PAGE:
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‘Low-cost carrier to save airlines, revive 22 moribund airports’


NANTA president, Bankole Bernard

Strategic low-cost carrier programme has been identified as an important business model that will transform the air travel sector, especially the survival of local airlines and maximal use of airport infrastructure across the country.

Concerned stakeholders told The Guardian that whereas the strategy will lower prices for affordability on less viable routes, it will increase demand with new traffic routes opening up for optimal activities for struggling airlines.

The challenge, however, is evolving an effective collaboration that requires the transportation ministry, regulatory agencies and operators to workout the plan with some concessions across the board.


In a related development, travel agencies in the country have described the proposed plan by the Federal Government to tax both business and first class travel tickets as additional burden on the travelling public.

President of the National Association of Nigerian Travel Agencies (NANTA), Bernard Bankole, said while the plan was to increase revenue for the government’s coffers, raising taxes will in fact crash the source of income as lesser number of air travellers will opt for the luxury air travel.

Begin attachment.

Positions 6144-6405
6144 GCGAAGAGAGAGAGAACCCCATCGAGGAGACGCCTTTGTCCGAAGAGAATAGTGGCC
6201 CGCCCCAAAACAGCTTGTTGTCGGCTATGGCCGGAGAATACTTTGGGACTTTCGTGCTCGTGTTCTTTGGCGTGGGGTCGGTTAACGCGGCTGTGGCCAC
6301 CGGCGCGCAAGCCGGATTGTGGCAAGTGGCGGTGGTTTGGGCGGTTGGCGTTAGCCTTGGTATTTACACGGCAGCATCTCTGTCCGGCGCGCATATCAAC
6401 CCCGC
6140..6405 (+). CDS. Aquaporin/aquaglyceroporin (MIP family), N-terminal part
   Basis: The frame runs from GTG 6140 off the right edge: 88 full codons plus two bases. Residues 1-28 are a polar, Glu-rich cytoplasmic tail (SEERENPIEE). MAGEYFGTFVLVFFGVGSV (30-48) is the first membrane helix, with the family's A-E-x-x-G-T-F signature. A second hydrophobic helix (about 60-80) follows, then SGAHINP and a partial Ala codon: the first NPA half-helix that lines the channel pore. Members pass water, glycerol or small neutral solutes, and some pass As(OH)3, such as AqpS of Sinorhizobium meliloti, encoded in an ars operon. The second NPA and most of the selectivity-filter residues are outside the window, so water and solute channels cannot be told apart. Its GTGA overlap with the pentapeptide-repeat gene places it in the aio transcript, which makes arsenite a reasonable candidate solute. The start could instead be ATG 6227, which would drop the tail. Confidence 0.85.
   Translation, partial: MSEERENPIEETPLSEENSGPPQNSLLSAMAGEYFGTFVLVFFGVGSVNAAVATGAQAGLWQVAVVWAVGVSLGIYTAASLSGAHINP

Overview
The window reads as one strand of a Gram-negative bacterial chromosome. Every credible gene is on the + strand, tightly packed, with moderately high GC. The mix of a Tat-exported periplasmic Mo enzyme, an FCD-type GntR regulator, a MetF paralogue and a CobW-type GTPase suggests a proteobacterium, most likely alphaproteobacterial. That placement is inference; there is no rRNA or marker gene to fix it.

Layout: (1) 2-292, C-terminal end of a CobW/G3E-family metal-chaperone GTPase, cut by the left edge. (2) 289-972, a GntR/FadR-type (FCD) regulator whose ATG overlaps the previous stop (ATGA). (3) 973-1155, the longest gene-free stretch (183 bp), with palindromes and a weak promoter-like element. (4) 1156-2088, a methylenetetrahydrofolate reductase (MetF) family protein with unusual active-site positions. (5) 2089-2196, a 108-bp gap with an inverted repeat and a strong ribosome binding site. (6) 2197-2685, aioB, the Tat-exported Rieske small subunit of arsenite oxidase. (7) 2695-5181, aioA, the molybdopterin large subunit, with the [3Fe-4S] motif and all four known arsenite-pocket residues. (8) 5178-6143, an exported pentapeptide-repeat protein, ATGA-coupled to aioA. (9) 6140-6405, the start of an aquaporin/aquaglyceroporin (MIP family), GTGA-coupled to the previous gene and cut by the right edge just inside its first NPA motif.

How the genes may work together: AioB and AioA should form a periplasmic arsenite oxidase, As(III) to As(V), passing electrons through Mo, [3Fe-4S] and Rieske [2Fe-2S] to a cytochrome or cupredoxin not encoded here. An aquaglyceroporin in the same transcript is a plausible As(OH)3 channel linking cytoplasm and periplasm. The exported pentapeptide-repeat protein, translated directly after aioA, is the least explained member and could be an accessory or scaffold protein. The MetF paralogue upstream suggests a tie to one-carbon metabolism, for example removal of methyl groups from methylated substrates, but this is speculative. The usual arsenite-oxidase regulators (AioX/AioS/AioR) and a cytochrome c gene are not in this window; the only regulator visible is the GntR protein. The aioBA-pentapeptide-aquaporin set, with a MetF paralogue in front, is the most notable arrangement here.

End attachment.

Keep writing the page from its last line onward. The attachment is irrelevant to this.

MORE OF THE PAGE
Specifically, a low-cost carrier (LCC) or low-cost airline also known as no-frills, discount or budget carrier is an airline that generally has lower fares and fewer comforts.

Group Captain John Ojikutu (rtd) observed that what the local carriers currently practice is mere low pricing regime that is doing more harm to the airlines.

Ojikutu said holistic low cost carrier approach is more realistic with win-win for all. President of a global distribution service company, Sabre Network West Africa, Gbenga Olowo, noted that the problem of the industry, as often misdiagnosed, is neither the lack of capacity nor non-viable routes (with 22 airports nationwide) outside of traditional Lagos, Abuja, Port Harcourt and Kano airports.Rather, the dearth of effective partnership among the local carriers to emerge stronger to fully maximise the demographic potential of the country.

Olowo said in respect of the high-capital intensity of the industry, the onus is on the operators to merge into one or two airlines, without necessarily losing their identity, to properly deploy their capacity nationwide.

Bankole, in his reaction, said the travellers are already paying more with the recent review of the rate of exchange from N305 official rate to N359.5/dollar.He said government needs to stop seeing aviation as a leisure vehicle and waiting cash cow, rather as a necessity for the economy to make progress.

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Bernard BankoleNANTA
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